PhD Defence | Where is the robot?

Vrije Universiteit Amsterdam PhD candidate, Karine Da Silva Miras De Araujo will be defending her PhD thesis “Where is the robot?” on Thursday 17th September.

Karine Miras’s thesis explores how robots can evolve like living beings, i.e., artificial life. Can their whole bodies and brains be subject to evolution (natural selection), i.e., they are born, mate, have children, and the evolutionary loop keeps on going like in nature. Miras completed her research under the supervision of Guszti Eiben and Evert Haasdijk (both from VU Amsterdam).

How can you design a robot that presses a button on an unknown distant planet if you do not even know what the button looks like? Answer: You do not design this robot, but a system that is able to auto design robots through evolution can! Most of the research is in simulation, but in this research, some of the robots are actually printed, and the long term vision is making the whole process feasible to run solely in real hardware.

During Miras’s research, one of the objectives was creating an artificial (robot) DNA structure that allows itself to be regulated by the environment. Miras answers multiple questions related to how the environment influences robot artificial life in two ways:

  1. Indirect influence: the environment creates a selection pressure for determined phenotypic and behavioral traits to emerge; while in nature the influence of the environment in shaping phenotypic traits is a well-known “obvious” notion, for artificial life systems is it much harder to achieve the same results. This happens because in nature there is a multitude of factors that cannot be recreated in the simplistic current experimental setups used. Still, Miras managed to do that, i.e., demonstrates cases when a change in the environment induces a change in phenotypic and behavioral traits!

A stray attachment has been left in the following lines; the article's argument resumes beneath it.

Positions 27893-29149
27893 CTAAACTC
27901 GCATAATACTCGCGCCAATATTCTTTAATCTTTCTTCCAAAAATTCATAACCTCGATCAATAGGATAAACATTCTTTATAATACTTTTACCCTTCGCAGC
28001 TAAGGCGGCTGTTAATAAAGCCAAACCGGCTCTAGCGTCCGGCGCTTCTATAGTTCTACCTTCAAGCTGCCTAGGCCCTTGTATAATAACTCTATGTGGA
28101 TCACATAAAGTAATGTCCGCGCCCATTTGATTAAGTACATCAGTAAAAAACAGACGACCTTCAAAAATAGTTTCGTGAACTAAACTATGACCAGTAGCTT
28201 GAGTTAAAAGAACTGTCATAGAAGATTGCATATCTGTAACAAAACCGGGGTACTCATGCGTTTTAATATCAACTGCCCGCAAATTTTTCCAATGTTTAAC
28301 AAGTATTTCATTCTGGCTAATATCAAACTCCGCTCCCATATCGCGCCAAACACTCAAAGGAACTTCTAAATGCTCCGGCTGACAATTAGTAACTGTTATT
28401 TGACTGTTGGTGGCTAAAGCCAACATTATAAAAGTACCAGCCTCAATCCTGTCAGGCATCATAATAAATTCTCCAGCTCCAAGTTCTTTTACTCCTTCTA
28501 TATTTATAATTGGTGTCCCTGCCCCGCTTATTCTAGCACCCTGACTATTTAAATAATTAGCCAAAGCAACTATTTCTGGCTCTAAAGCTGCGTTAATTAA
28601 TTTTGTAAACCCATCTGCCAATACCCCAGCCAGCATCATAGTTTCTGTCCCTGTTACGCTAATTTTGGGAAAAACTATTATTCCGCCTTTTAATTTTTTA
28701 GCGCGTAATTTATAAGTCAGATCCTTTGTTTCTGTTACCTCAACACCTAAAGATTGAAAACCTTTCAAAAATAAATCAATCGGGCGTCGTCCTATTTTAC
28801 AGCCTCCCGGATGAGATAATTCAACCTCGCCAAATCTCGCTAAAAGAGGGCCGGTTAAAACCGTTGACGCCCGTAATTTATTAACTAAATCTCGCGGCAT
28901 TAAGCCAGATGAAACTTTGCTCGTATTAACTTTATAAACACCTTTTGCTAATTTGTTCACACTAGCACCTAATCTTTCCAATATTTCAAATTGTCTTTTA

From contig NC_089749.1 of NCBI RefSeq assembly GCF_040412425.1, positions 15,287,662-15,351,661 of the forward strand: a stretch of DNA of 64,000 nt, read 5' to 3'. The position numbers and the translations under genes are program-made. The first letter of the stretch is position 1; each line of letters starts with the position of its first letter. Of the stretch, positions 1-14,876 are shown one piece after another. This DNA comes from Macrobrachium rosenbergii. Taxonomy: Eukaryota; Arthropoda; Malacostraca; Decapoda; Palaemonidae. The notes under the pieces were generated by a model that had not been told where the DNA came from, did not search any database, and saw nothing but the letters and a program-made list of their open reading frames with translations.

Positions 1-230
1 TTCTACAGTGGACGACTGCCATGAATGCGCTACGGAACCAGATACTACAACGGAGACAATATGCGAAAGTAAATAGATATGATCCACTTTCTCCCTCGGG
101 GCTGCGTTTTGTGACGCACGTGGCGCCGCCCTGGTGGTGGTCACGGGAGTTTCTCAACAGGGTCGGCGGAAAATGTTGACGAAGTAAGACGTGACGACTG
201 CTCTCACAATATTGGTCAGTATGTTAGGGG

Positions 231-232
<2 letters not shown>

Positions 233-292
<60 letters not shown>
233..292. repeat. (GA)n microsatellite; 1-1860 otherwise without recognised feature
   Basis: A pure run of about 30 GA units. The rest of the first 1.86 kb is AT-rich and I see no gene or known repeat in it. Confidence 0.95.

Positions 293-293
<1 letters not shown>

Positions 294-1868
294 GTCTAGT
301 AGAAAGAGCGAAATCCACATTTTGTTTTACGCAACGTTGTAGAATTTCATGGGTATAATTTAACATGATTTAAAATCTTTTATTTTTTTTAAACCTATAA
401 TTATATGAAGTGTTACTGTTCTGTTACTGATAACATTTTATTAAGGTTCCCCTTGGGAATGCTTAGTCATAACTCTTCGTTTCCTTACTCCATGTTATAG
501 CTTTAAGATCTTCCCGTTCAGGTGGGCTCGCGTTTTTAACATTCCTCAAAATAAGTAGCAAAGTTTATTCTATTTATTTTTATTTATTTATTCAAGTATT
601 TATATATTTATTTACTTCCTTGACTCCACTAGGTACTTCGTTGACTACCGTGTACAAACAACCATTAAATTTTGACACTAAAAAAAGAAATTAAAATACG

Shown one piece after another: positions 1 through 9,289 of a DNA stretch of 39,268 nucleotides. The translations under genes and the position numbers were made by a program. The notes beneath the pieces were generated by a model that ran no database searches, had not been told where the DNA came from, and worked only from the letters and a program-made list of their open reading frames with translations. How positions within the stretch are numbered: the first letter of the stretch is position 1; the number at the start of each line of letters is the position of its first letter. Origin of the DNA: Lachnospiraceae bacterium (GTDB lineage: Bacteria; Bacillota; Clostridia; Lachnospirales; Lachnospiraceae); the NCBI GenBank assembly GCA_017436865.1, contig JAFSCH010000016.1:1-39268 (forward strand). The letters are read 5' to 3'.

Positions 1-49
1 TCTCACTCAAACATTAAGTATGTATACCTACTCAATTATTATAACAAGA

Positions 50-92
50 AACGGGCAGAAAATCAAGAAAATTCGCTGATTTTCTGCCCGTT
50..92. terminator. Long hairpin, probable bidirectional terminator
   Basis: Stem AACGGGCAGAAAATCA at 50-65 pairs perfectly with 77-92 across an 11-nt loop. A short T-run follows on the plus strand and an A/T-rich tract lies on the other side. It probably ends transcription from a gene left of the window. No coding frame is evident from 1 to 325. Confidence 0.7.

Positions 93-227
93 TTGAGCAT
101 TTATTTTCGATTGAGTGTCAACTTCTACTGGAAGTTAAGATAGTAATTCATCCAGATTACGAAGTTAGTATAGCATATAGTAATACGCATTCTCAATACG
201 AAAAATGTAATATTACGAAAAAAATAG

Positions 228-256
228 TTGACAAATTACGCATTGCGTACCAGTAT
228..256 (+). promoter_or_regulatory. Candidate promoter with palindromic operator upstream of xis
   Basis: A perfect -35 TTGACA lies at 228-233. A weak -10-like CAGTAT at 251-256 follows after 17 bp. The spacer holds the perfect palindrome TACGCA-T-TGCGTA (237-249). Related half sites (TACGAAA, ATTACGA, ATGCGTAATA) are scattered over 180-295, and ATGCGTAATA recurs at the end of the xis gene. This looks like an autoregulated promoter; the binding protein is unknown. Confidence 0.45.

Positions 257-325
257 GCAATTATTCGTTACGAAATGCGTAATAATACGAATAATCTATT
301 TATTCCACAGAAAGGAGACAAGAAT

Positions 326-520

2. Direct influence: the environment regulates gene expression allowing phenotypic plasticity (bodies and brains changing according to changes in the environmental conditions); Miras proved that just like in nature, we can reproduce such processes and obtain benefits to the robots being evolved (better, more adaptable robots!).

Finally, Miras found one very curious thing: during evolution, she observed the emergence of robots that very much locomote like animals and even have a similar shape to them. Note that the robots were NOT directly designed to look like animals, but these solutions simply emerged from the artificial system, once it is based on the same principles that allow animals and humans to emerge. This proves the potential of the system to create intelligence, not only through the mind (brain) but through the body!

Watch the PhD defence live via YouTube.